Paul Ernest Torgersen, 1994-2000

Paul Ernest Torgersen
Paul Ernest Torgersen

With President McComas forced to resign for medical reasons, the board of visitors asked Paul Ernest Torgersen, interim president between the Lavery and McComas administrations, to serve in an interim capacity again. Two months later, on December 9, 1993, the board tapped him to become McComas’s official successor, effective January 1, 1994, and he continued to direct the university—and to teach a class—until his retirement.

The president, who also held the John W. Hancock Jr. Chair in Engineering and continued to teach throughout his time in office, had joined Virginia Tech’s Department of Industrial Engineering in 1967. Three years later he was appointed dean of the College of Engineering, where he guided the college to high national rankings and helped it amass more than 40 endowed professorships. In 1990 he became president of the university’s Corporate Research Center.

Torgersen, who had also served as interim dean of engineering and interim vice president for development and university relations, entered the presidency during fiscally austere times and faced tough decisions in restructuring the university. He merged the College of Education with the College of Human Resources, drawing a flurry of protests, and issued a five-point plan for restructuring Virginia Cooperative Extension, which had lost more than 20 percent of its budget between 1990 and 1995. Under his leadership, Tech further thinned administrative ranks and combined University Placement Services, Cooperative Education, and the Career Resource Center into the Career Services Center.

The deterioration of state support also forced the university to raise tuition, leading to a decline in out-of-state students. That decline, retention problems, increases in costs for such unfunded items as insurance and meeting environmental regulations, and reduced state support created a $12.2 million shortfall for the 1995-96 fiscal year. The university covered the shortfall through expense reductions and reallocations. To entice out-of-state students, it implemented three new scholarship programs and held the line on tuition.

Despite budget problems, Torgersen guided Virginia Tech to numerous notable achievements. For the first time the university hired a woman as senior vice president and provost and another woman as dean of the College of Architecture and Urban Studies. A woman was also tapped to head the newly merged College of Human Resources and Education. Torgersen created the new position of vice president for multicultural affairs position and filled it with the university’s first black vice president. During his term, Tech used a $2-million anonymous contribution to establish a Center for Leader Development for the corps of cadets, created a Women’s Center, and opened two new schools: the School of the Arts and the School of Public and International Affairs, both interdisciplinary schools housed in existing colleges. The Campaign for Virginia Tech kicked off its public phase in 1995 and raised a record $337 million, far surpassing its goal; and a graduate student was named to the board of visitors for the first time.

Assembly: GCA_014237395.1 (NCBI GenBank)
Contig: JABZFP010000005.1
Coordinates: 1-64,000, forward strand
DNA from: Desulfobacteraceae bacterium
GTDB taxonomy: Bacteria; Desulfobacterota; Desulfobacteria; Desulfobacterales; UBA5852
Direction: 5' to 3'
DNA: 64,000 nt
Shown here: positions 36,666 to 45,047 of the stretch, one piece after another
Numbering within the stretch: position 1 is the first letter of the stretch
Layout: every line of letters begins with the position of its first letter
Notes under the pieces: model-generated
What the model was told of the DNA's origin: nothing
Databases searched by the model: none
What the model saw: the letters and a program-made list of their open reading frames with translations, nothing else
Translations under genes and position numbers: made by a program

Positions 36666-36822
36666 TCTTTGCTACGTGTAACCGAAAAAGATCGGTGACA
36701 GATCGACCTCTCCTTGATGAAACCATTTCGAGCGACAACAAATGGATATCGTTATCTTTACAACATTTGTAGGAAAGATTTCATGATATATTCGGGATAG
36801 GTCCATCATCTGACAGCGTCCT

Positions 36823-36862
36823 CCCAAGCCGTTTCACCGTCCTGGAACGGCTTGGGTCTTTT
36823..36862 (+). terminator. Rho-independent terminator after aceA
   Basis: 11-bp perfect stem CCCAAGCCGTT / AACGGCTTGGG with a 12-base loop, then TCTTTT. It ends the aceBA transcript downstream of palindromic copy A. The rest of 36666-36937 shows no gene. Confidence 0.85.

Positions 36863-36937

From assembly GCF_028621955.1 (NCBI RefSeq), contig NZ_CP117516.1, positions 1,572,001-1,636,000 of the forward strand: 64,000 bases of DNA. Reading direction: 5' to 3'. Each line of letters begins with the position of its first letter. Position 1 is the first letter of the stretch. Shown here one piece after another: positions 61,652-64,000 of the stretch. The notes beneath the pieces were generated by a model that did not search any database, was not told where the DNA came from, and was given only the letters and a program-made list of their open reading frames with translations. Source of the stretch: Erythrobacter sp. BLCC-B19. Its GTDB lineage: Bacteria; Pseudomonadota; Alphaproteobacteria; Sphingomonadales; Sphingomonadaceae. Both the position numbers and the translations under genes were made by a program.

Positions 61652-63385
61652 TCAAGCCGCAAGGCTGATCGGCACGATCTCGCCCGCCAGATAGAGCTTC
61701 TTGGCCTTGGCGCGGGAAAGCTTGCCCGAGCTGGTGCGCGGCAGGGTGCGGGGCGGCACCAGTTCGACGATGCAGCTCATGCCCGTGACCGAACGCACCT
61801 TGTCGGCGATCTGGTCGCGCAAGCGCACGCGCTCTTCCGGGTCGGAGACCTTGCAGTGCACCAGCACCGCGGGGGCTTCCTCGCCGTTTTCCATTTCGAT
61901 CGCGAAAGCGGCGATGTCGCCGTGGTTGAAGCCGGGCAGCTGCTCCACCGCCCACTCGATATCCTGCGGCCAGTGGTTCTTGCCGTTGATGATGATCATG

In academics, the Virginia-Maryland Regional College of Veterinary Medicine received full accreditation from the American Veterinary Medical Association and opened its doors to students outside the Virginia and Maryland borders. U.S. News & World Report ranked the engineering and business colleges in the top fifty undergraduate programs in the country. Vocational and technical education, wildlife, and fisheries programs received top three rankings from other evaluators. And a record number of first-year students--more than 5,000--enrolled in fall 1996.

Research continued to grow. By June 1995 sponsored research had reached $148 million. With 28 patents in 1994 the university ranked 16th in the nation in the number of patents issued to U.S. universities—fifth among universities without medical schools—and moved to 12th in 1995 with 29 patents.

In economic development, the university’s “smart” road proposal moved ahead. The Hotel Roanoke and Conference Center opened in April 1995, creating 300 private-sector jobs in Roanoke.

A champion of new technology, Torgersen supported development of the Math Emporium and pushed for construction of an Advanced Communication and Information Technology Center  (ACITC), a building later named for him. He became the first president to use e-mail and the first to use a laptop computer for presentations to legislators. He supported the purchase of a broad-bandwidth high-frequency spectrum, a unique purchase for a university. During his tenure, the university developed its first homepage on the Internet.

In athletics, the university joined the Atlantic 10 Conference for 15 sports, including basketball. The men’s basketball team won the National Invitational Tournament championship, the women’s basketball team took the Metro Conference Tournament championship, and the football team won the Independence and Sugar bowls and played in the Gator Bowl. The athletic department added lacrosse and softball to women’s varsity sports.

The physical plant expanded. Among the projects, the university broke ground for a new Virginia Tech/University of Virginia Northern Virginia graduate center and completed the Fralin Biotechnology Center. The capital budget for 1996-98 totaled $61 million for such projects as two residence halls, a track and soccer complex, a women’s softball field, the ACITC, and the Student Health and Fitness Center envisioned by President McComas.

In February 1999 Torgersen announced his retirement at year’s end, but the football enthusiast stayed in office until January 2000 to see the Hokie football squad play for the national  NCAA title, which it lost to Florida State. Upon his retirement, he was named president emeritus by the board of visitors.